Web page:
Judge's anger as mum-to-be read magazine in court
A JUDGE hit out at a young mum-to-be for reading "Hello, or goodbye or whatever else it is" while her case was being dealt with.
Dublin District Court had heard how Danielle Caffrey was living a "cocaine-fuelled lifestyle" when she repeatedly drove without insurance.
The court heard she told one investigating garda: "You know I am banned from driving."
The 22-year-old was already under a driving disqualification when she was caught behind the wheel by an officer and made the remark.
On another occasion, she left her car and tried to pretend she had not been driving at all.
Caffrey, who is now pregnant, was banned from driving for another 10 years and ordered to carry out community service in lieu of a jail sentence.
The accused, with an address at Ashton Mews, Cabra, pleaded guilty to charges of driving without insurance and driving while under a suspension in 2009 and 2010.
Dublin District Court heard in the first incident, gardai were on patrol at the Navan Road on October 15, 2009. She was driving at speed and an officer stopped and asked for her licence and proof of insurance.
On checking later, she was found to have been disqualified since the previous June.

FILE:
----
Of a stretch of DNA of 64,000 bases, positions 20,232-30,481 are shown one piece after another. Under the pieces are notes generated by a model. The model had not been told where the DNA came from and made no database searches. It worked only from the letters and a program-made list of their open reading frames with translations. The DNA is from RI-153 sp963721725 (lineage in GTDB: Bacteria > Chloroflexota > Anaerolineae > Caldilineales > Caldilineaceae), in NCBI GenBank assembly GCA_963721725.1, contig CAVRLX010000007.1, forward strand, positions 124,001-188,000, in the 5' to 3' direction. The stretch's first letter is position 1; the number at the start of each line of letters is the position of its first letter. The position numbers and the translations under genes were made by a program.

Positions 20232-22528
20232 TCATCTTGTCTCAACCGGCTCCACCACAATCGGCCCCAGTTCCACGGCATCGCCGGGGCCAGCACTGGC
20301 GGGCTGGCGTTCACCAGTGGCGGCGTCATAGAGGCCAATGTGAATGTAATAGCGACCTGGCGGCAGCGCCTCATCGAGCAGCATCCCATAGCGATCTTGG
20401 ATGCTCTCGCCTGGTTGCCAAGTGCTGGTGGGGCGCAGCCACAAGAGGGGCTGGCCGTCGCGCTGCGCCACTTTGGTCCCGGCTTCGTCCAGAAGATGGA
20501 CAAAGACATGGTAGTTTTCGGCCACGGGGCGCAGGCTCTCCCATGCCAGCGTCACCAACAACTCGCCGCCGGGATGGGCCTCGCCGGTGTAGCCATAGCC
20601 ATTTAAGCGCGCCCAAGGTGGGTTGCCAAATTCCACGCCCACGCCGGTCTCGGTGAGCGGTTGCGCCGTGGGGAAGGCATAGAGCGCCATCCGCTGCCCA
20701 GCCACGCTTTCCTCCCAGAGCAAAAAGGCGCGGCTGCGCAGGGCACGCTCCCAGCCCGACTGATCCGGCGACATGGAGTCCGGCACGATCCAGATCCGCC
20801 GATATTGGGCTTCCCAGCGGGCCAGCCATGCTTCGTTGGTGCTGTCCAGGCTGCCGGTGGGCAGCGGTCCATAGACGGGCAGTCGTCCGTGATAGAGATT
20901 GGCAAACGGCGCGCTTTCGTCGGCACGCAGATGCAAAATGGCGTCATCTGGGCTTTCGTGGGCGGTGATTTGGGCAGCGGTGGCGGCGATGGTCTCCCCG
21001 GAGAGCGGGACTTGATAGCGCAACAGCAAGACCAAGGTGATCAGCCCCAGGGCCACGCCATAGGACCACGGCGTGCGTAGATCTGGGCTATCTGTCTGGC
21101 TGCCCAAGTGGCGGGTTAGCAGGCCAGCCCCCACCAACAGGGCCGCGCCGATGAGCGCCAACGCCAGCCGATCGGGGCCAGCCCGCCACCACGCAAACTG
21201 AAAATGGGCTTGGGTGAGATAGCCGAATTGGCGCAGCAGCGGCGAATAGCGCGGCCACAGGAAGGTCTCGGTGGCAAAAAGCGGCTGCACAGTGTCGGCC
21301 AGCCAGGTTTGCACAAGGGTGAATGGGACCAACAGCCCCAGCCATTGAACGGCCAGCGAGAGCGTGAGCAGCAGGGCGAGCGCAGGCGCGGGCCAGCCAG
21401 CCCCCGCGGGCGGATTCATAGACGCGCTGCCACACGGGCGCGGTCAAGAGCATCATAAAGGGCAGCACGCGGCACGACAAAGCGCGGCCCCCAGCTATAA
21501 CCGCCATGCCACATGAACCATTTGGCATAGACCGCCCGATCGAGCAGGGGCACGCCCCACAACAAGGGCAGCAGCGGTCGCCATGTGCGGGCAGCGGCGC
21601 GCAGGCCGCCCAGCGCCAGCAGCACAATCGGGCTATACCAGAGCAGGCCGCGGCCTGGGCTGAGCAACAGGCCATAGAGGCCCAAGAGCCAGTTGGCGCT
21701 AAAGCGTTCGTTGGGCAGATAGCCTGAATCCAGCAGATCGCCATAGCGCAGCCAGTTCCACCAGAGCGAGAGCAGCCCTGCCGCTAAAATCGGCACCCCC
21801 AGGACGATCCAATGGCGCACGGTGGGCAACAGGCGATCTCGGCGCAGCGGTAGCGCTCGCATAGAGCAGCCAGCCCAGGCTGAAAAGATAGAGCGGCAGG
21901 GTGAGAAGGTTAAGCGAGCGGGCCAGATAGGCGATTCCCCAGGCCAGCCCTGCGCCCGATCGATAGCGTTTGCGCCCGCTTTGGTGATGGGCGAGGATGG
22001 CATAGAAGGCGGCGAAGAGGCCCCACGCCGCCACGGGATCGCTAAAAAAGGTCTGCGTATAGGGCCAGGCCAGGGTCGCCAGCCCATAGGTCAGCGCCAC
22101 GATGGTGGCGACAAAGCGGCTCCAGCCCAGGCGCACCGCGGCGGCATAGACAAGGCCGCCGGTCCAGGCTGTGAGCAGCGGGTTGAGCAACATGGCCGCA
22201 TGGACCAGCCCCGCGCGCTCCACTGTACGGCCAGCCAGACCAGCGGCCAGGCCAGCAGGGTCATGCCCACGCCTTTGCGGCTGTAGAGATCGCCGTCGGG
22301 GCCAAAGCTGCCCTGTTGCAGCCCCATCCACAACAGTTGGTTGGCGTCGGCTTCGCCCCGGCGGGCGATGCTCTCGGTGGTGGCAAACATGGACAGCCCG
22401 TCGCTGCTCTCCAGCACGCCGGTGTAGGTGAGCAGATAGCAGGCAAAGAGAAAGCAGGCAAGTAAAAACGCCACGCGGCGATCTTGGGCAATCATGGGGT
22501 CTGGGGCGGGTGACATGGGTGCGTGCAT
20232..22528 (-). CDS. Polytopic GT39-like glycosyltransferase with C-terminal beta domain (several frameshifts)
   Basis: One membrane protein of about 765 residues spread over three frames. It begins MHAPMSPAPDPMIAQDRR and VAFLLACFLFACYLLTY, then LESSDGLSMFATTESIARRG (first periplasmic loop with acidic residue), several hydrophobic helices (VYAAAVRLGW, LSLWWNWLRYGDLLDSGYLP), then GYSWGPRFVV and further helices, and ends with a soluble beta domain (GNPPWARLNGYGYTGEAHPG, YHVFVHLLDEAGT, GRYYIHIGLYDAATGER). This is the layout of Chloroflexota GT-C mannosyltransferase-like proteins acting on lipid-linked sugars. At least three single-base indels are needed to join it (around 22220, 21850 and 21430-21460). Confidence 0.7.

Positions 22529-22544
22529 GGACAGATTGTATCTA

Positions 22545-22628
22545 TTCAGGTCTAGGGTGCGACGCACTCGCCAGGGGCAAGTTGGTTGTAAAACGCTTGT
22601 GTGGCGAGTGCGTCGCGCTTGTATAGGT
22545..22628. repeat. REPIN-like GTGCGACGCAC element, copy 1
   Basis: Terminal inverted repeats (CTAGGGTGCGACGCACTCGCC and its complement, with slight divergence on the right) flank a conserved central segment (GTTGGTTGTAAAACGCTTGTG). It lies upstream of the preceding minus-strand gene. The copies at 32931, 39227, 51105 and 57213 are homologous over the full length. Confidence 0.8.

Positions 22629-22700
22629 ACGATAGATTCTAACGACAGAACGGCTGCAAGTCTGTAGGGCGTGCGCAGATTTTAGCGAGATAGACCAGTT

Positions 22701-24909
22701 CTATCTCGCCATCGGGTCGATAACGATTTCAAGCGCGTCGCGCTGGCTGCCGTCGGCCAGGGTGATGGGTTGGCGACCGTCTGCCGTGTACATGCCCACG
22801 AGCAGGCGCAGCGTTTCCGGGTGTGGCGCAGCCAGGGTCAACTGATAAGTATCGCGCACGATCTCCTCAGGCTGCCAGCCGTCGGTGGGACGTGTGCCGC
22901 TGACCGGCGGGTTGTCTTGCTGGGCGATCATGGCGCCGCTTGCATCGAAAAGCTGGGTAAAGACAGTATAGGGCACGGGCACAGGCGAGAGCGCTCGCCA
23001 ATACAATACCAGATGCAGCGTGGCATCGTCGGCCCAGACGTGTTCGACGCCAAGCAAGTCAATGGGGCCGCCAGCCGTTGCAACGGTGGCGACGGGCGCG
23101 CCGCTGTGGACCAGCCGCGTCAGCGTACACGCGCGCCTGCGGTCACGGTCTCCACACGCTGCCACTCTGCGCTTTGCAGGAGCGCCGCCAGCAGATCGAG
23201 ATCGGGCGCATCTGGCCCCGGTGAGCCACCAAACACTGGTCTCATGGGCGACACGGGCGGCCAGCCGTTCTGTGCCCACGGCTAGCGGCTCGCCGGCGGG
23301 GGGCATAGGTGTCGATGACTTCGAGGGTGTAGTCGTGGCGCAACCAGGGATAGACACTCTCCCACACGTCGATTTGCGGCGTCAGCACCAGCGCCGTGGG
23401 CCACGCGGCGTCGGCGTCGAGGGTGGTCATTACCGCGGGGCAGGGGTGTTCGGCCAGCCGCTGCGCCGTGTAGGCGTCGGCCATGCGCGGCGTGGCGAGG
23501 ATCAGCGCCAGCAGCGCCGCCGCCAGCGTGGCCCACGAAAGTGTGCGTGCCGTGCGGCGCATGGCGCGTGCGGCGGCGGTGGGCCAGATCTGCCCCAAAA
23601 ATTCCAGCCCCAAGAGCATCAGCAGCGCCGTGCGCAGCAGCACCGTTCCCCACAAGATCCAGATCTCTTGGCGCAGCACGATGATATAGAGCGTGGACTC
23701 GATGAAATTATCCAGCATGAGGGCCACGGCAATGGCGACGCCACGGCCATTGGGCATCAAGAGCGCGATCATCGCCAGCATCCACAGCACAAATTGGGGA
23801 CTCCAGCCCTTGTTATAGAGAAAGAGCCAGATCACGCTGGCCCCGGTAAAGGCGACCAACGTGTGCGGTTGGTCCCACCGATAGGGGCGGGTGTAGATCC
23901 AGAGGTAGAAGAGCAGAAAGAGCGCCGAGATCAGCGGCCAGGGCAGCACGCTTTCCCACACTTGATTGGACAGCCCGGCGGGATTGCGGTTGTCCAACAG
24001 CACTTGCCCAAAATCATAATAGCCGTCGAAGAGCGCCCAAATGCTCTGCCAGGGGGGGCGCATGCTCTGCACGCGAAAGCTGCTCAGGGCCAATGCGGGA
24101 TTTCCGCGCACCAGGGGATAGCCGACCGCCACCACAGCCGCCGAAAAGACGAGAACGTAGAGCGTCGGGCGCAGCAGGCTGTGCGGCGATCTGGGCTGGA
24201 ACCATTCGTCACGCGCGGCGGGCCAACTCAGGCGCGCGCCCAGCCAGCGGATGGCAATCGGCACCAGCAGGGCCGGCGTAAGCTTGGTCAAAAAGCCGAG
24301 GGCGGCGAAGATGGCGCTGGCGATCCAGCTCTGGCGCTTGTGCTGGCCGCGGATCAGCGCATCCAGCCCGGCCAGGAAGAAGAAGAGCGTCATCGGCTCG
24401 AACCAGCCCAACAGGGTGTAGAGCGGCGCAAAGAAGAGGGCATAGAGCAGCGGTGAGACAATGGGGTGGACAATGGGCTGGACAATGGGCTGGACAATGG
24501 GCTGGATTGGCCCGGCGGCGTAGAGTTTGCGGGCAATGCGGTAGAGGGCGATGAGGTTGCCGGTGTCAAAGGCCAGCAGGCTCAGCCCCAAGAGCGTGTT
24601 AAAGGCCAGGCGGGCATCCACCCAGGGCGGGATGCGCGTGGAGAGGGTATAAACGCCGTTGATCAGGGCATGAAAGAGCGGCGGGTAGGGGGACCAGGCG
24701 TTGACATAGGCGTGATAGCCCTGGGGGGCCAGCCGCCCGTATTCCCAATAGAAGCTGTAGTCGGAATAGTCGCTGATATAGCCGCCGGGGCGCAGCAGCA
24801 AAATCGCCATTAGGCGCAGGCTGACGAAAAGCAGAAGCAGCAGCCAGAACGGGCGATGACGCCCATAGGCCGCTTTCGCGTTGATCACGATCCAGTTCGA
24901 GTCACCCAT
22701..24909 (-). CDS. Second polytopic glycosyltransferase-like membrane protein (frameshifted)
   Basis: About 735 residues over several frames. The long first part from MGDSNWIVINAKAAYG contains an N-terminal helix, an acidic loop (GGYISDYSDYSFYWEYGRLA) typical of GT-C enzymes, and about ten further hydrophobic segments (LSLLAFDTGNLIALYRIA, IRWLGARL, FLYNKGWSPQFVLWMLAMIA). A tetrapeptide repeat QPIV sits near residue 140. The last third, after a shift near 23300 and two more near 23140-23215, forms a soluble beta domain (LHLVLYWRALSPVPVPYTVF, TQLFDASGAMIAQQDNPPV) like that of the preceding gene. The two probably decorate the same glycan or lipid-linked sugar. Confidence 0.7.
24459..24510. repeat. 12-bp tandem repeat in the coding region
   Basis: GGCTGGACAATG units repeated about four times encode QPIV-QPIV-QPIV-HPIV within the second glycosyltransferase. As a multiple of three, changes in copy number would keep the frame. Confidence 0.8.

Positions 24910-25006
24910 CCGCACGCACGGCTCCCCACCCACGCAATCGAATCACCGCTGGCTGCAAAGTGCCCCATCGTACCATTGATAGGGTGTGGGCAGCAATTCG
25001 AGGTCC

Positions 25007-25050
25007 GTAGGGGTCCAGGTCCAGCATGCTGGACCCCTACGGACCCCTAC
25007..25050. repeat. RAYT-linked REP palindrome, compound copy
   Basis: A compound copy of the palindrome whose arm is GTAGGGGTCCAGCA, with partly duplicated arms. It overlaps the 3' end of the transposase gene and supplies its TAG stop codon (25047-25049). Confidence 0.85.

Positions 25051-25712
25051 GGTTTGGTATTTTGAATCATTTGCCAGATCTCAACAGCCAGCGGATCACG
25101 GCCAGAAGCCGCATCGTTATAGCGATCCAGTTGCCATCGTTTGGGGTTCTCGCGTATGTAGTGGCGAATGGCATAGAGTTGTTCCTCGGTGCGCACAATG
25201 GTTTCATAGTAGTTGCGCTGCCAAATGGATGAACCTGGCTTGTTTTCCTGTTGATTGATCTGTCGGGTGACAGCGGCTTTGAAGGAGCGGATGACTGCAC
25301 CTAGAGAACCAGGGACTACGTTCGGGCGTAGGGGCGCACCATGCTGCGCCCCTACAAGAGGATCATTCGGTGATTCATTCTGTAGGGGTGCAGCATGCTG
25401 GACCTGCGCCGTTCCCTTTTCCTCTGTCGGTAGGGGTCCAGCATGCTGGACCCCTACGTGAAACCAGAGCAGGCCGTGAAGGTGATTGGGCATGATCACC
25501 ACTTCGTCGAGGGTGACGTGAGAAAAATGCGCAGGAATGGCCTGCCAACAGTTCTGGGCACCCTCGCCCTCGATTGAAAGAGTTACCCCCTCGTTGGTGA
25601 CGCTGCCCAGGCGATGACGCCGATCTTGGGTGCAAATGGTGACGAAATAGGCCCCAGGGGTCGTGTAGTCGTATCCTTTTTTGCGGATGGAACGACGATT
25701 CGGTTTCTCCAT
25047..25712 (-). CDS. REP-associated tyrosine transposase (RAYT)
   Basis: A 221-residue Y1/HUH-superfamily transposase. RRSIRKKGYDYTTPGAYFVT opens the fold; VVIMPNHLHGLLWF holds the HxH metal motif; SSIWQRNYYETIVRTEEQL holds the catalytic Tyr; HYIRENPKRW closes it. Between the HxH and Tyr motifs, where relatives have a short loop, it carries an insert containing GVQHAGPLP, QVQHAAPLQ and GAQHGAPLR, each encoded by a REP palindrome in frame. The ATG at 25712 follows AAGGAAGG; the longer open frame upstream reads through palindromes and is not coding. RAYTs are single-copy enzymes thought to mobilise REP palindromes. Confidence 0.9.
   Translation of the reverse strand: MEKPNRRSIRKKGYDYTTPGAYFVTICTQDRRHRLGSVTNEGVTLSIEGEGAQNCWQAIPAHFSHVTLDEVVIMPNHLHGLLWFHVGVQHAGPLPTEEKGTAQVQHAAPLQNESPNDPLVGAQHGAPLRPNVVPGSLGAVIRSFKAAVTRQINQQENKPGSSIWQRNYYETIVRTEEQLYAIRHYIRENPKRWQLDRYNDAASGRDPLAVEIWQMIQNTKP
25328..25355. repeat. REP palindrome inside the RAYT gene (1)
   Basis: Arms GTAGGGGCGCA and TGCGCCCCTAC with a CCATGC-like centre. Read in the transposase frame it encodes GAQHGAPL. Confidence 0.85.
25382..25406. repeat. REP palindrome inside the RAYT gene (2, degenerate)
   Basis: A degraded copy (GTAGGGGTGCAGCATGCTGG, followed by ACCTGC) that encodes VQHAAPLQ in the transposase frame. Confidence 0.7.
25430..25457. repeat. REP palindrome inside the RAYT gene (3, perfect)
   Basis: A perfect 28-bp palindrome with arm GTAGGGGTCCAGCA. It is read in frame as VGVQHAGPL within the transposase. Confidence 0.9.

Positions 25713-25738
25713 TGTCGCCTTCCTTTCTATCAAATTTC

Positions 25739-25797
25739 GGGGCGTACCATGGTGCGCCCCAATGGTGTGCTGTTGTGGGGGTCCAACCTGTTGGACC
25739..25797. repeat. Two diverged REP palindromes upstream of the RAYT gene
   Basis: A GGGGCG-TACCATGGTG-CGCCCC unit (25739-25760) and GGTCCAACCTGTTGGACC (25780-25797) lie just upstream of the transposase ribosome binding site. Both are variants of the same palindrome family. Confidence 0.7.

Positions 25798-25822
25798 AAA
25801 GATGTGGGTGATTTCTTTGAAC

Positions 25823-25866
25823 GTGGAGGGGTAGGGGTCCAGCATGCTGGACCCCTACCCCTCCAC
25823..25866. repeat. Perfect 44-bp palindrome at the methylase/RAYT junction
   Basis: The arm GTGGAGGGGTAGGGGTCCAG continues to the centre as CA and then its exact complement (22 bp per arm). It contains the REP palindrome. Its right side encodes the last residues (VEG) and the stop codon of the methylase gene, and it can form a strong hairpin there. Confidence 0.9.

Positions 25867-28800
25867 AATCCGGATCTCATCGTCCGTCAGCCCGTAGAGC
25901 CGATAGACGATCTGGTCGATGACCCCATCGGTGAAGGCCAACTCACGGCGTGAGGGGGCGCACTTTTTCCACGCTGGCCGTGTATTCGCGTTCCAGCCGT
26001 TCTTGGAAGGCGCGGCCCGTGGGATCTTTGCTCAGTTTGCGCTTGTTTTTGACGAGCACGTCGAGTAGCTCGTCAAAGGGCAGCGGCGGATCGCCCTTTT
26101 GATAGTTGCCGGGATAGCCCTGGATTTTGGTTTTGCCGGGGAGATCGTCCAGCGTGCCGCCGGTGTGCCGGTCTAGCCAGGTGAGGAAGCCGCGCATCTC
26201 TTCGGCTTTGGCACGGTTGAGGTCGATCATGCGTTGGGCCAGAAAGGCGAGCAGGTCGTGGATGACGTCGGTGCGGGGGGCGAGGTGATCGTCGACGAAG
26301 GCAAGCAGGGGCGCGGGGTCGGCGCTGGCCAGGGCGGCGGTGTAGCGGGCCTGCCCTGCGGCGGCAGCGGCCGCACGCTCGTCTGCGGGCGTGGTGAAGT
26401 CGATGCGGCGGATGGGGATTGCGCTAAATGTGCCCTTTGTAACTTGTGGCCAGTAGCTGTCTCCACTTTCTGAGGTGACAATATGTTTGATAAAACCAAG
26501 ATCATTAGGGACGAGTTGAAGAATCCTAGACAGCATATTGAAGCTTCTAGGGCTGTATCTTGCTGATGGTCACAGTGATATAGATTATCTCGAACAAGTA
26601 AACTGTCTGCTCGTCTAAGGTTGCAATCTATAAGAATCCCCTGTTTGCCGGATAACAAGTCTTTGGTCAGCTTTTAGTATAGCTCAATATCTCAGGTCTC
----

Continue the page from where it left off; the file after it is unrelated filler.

On December 16, 2009, gardai stopped Caffrey driving towards the city centre, again on the Navan Road and when they asked for her licence and proof of insurance, she replied: "You know that I am banned from driving."
Having checked this, it was discovered that she had been put off the road.
On January 8, 2010, Caffrey was seen by gardai driving before turning and entering an underground car park. They noted she was wearing a brown wool cardigan.
One of the officers saw that the car had been left unlocked and Caffrey was nearby wearing the same cardigan. When confronted, she denied driving and said she had no keys.
The defendant had several similar previous convictions, had been given a suspended sentence, and spent some time in custody on remand.
Caffrey's road traffic record was "appalling", her solicitor Conor Ruane admitted.
All the offences happened at a time when she had an "extremely bad cocaine habit". Caffrey accepted that she would not be driving a car again in the immediate future.
Judge Patrick Clyne remarked that the defendant was "cocking a snook" at "what the court stands for".
Mr Ruane accepted that his client "obviously had an attitude towards the law".
When the case resumed after an adjournment, the judge said he did not think it was a "sign of respect" that Caffrey returned and sat reading "a social magazine -- Hello or goodbye or whatever else it is" while waiting for her case to be finalised.
He acknowledged that Mr Ruane had not seen this.
He ordered Caffrey to carry out 200 hours' community service instead of a three-month jail sentence.